Egypt’s churches have pulled out of a panel dominated by Islamists that is writing the country’s post-revolt constitution, state television announced on Saturday.
“Egypt’s three churches have withdrawn from the constitutional assembly,” state television quoted Bishop Pachomious — the interim head of the Christian Coptic Orthodox church — as saying.
The country’s three churches — the Coptic Orthodox church, the Coptic Catholic church and the Anglican church — were represented by four people on the 100-member panel.
The Coptic Orthodox church’s new pope, Tawadros II, said after his election last week that he would reject a constitution if it imposed a religious state in the Muslim-majority country.
“A constitution that hints at imposing a religious state in Egypt is absolutely rejected,” he told journalists a day after he was chosen pope.
The panel, formed in June, is dominated by Islamists and includes politicians and public figures.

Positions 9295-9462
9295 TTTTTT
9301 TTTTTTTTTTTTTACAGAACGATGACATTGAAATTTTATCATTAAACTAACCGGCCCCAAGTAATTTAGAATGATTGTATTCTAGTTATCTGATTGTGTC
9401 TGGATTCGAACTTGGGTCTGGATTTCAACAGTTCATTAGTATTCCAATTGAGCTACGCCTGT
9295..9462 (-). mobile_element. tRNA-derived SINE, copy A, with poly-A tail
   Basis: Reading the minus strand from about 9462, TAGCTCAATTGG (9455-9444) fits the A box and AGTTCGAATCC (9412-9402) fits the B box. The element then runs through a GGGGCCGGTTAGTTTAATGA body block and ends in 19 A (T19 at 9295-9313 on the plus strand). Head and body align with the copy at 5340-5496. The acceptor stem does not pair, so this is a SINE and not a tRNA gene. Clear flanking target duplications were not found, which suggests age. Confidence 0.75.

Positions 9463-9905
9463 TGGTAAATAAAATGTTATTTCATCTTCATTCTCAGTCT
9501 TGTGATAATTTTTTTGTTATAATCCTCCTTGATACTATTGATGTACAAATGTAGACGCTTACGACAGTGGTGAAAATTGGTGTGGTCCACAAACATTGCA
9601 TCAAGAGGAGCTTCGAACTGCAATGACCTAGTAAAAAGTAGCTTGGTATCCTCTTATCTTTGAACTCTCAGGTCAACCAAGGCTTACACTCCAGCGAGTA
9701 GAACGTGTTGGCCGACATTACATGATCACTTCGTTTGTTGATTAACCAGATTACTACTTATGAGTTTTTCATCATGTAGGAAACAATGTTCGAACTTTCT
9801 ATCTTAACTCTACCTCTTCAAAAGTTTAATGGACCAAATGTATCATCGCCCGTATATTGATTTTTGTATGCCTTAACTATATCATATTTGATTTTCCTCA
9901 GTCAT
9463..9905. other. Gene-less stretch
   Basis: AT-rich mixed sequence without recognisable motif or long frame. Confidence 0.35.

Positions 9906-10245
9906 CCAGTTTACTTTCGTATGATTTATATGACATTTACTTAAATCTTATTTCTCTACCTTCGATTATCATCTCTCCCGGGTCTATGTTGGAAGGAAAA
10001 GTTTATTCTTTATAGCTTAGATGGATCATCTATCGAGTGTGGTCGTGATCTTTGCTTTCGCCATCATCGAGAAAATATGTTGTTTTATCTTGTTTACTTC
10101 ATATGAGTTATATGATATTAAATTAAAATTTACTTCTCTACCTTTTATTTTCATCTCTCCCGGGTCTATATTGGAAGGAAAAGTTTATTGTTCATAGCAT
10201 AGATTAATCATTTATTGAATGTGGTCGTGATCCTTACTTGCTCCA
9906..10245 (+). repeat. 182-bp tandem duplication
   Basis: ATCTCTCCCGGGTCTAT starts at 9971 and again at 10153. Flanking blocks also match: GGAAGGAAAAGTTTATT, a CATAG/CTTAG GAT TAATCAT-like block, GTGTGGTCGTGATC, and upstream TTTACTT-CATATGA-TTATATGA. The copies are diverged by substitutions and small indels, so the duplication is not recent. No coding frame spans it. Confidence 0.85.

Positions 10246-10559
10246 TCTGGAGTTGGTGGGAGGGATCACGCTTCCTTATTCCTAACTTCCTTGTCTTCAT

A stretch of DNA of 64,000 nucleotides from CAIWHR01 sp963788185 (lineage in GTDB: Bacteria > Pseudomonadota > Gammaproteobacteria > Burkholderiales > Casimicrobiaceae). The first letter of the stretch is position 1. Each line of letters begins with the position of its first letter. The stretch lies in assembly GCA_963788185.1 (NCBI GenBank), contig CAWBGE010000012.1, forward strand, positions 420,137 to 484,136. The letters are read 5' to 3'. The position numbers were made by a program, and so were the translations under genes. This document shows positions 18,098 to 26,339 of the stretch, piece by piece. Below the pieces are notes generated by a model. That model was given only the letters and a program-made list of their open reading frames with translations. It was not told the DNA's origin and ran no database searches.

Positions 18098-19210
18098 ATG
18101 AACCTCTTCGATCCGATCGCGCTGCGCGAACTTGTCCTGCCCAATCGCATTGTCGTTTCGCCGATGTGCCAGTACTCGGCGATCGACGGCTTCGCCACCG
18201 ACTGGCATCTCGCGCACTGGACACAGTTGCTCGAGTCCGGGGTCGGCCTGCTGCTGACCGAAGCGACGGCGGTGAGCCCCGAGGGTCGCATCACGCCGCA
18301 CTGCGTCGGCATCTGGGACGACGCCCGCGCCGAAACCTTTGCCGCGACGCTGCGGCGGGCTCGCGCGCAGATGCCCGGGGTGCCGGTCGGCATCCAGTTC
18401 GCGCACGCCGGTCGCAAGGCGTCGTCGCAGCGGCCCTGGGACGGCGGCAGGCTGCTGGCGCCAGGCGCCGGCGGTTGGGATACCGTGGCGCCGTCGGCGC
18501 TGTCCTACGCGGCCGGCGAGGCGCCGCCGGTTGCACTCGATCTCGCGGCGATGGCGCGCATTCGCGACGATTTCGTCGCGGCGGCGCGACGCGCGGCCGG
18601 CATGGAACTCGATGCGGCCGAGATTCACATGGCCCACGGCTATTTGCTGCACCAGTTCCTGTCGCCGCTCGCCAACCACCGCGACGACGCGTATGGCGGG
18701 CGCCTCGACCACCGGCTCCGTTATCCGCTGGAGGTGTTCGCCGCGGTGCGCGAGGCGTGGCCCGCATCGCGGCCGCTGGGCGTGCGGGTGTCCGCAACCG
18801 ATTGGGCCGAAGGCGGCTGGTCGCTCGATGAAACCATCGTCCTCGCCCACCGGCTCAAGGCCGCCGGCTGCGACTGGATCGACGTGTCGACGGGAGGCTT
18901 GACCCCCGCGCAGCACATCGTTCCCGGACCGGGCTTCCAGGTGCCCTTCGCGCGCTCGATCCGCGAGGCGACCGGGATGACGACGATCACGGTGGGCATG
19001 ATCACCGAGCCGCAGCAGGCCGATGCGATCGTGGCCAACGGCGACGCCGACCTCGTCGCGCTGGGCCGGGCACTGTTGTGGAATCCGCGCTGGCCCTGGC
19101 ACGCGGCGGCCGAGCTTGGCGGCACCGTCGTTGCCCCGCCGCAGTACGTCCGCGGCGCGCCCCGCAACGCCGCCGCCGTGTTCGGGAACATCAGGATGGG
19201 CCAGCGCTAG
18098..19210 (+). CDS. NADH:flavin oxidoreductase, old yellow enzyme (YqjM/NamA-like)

The new constitution is to replace the 1971 charter suspended by the military which took power when president Hosni Mubarak was ousted in February last year.
But a draft of the document published last month was heavily criticised by local and international rights groups as failing to protect key rights.
President Mohamed Morsi has pledged to allow the Christians equal rights, but the once banned Muslim Brotherhood to which Morsi belongs has repeatedly said it wants to gradually impose an Islamic state.
Copts, the Middle East’s largest Christian community, suffered an increase in attacks that killed dozens of Christians after the overthrow of Mubarak, and many opposed Morsi’s election in June.
On October 23, a court meant to rule on the fate of the Islamist-dominated constitutional panel instead referred the case to a superior court which has already expressed its opposition to the draft charter.